That Howard the Duck received his own Treasury Edition while Daredevil or box office smash Iron Man did not, tells us what an impact this New Breed of Hero had on Marvelites in 1976.
I didn’t buy this comic in Strathaven although I had the opportunity. I was still smarting from the derision issue 5 had generated from a ginger kid in the playground. Now, of course, no cosseted 12-year-old colossus would sneer at a trip to Disneyland Paris but, in some ways, we were more worldly in those days.
My first tentative steps into drama, particularly of audio, were facilitated by schoolboy recordings of the Beaver and Dr. Bong stories from HTD. (blissfully unaware of any risque connotations- or copyright! I did say wordlly in some ways!) I had already explored the possibilities of a Goons scripts hardback and a reel-to-reel recorder; the satirical tone of Gerber’s and Colan’s comics struck a chord with me but seemed to baffle my S3 classmates.
It was only last year however that I bought this treasury on ebay. and I have never seen the infamous movie. How does Marvel’s four-colour foray into Underground Comix hold up today?
The Duck and the Defenders:I followed Gerber and Sal Buscema’s Defenders through most of the Headmen/Bozo storyline of 1975/76. Originally a loose alliance of Marvel’s supremely powerful anti-heroes, The Defenders had mutated into a pop psychology version of a Team Book, prefiguring Grant Morrison’s Doom Patrol by over a decade.
Here, master of mundane magick Dr. Angst creates a villainous Band of the Bland: Tillie the Hun, The Spanker, The Black Hole and Sitting Bullseye, who might be a satirical swipe at Simon and Kirby’s Western hero of the 50s. The story also reminds me of the 1967 Negative Crisis on Earth-2 from JLA 55, in that the villains are empowered by “Promethium mettle spheres”. The laboured gag of “having spheres” -or growing a pair, as we say nowadays- is revisited throughout the story.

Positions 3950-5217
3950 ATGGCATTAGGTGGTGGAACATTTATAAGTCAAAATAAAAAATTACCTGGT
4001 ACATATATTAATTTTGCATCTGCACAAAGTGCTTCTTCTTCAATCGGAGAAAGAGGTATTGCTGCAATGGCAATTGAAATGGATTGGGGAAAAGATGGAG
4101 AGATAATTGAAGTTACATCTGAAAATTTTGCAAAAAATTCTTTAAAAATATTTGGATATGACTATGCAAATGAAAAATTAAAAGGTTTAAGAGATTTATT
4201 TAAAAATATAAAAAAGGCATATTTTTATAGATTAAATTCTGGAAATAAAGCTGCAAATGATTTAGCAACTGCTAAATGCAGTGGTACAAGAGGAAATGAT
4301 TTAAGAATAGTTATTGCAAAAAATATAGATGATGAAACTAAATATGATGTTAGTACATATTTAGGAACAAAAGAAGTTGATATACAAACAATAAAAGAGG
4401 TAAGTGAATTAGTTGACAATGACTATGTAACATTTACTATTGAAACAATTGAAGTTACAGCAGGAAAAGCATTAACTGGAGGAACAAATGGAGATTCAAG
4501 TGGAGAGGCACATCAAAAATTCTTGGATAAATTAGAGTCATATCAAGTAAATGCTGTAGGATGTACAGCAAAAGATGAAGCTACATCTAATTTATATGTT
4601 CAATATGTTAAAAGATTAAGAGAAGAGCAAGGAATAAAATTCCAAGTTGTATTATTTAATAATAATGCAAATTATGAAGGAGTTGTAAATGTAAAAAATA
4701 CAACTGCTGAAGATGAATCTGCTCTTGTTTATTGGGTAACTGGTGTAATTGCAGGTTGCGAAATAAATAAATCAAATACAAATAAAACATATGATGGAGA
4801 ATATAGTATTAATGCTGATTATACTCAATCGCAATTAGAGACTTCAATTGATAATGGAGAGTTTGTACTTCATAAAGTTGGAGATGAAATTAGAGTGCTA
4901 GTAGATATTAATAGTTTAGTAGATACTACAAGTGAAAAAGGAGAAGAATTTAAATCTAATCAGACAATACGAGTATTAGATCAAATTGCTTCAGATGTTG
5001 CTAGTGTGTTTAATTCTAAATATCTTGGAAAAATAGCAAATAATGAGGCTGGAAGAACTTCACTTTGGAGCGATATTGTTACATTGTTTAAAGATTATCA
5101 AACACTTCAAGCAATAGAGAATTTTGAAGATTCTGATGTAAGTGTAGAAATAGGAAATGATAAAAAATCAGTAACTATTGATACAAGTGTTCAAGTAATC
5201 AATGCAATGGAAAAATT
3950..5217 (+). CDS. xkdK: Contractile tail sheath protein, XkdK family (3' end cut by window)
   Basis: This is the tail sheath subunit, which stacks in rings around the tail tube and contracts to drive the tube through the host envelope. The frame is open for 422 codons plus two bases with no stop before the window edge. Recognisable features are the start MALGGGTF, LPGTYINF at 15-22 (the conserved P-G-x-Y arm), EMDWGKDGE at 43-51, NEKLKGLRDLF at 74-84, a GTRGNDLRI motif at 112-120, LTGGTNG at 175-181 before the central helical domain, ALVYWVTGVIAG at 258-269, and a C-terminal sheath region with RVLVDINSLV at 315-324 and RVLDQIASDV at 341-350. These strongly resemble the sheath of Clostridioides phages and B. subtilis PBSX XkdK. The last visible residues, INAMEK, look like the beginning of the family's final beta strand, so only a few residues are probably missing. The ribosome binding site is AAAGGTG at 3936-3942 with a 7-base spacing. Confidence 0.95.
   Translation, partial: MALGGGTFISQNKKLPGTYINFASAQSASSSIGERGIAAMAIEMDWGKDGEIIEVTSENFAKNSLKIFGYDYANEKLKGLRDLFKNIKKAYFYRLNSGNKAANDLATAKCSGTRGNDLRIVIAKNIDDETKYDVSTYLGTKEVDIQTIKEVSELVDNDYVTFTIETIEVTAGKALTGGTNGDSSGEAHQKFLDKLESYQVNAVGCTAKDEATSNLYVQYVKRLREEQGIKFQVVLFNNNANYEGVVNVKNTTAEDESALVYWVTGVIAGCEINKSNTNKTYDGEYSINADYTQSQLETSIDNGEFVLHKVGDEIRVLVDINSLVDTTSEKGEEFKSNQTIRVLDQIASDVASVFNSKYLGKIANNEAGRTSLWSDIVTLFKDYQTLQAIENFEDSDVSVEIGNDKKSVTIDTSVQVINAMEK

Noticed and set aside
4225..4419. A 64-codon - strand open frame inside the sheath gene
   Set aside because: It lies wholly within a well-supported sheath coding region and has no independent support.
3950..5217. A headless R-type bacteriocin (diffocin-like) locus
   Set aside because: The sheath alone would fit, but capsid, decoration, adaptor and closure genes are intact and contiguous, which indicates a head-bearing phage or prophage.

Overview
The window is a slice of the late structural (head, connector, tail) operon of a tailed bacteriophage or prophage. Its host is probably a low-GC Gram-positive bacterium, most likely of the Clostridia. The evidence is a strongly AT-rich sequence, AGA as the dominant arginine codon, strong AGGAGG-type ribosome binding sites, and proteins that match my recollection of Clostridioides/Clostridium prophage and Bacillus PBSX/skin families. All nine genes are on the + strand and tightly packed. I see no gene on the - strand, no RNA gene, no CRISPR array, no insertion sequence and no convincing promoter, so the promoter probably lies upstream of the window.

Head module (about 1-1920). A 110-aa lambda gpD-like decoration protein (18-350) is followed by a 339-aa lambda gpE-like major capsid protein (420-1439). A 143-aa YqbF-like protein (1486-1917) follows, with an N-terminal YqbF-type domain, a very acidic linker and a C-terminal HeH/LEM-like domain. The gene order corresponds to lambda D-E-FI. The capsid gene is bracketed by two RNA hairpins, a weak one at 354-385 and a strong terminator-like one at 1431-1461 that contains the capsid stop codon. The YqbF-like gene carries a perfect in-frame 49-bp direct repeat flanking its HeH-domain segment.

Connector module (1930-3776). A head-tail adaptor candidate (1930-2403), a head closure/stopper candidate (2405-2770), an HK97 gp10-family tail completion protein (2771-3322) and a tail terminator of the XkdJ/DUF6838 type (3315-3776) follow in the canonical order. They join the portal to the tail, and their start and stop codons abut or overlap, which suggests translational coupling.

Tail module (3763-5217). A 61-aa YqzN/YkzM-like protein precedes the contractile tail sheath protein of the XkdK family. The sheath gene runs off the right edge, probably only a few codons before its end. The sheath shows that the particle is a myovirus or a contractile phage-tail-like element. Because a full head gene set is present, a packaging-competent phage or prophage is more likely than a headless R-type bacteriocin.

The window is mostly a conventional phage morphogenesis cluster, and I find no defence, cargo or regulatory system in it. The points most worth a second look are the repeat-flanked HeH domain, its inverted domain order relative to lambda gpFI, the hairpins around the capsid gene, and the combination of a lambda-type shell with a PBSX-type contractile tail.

This tale wouldn’t seem out of place in the regular Defenders series and Howard’s remark about Peter Parker ( “That baby-faced masher”) is quite witty, in a fanzine vein.
The Way it All Began: this is a fragment of the Man-Thing feature in Adventure into Fear from the end of 1973. Dakimh the Enchanter, his acolyte Jennifer, the barbarian Korrek and the anthropomorphic Howard set out on a quest to right the Cosmic Axis. This is a rather limp attempt at the Headshop Kozmic bettered by Englehart’s Avengers. It also leads into…
Frog Death: the first reprint from the legendary and ribald Giant-Size Man-Thing, this appears to be a parody of the monster strips that predated the Fantastic Four -and perhaps of the less-than-stellar villains of the Seventies, like Damon Dran, the Indestructible Man; Man-Bull; Drom the Backwards Man, etc.
I first read this story as a mini-comic in a UK weekly but I can’t track down which one at present. Howard finds himself trapped on “our” Earth, like a web-footed Norrin Radd.
Hellcow: “The stranger was thirsty…and not for milk.” a parody of Wolfman’s Tomb of Dracula series, this is the only mildly amusing joke in the collection. Howard frees a heifer from the curse of vampirism and there is a cameo for Cleveland cop, Commisoner Gordonski. Holy Nosferatu, Batman.
Howard the Barbarian: “Web-foot meets Web-head!” The much sought-after premiere issue of the series is reprinted here. A moody collaboration with Frank Brunner and Tom Palmer, the story pokes fun at the tropes of Roy Thomas’s Conan series-one of Marvel’s best sellers of the period and breaking ground in the b/w magazine market. The sword-wielding mallard rescues the nubile Bev from Pro-Rata the Chief Accountant of the Universe. There is also a bathetic guest-appearance from company mascot Peter Parker.
Foom Magazine 15 from ’77 is a companion piece to the Treasury, continuing the political satire. While bizarre, this collection is not particularly funny but it pokes fun at some of the iconic fads of the Seventies.
coming soon: The LIving Vampire
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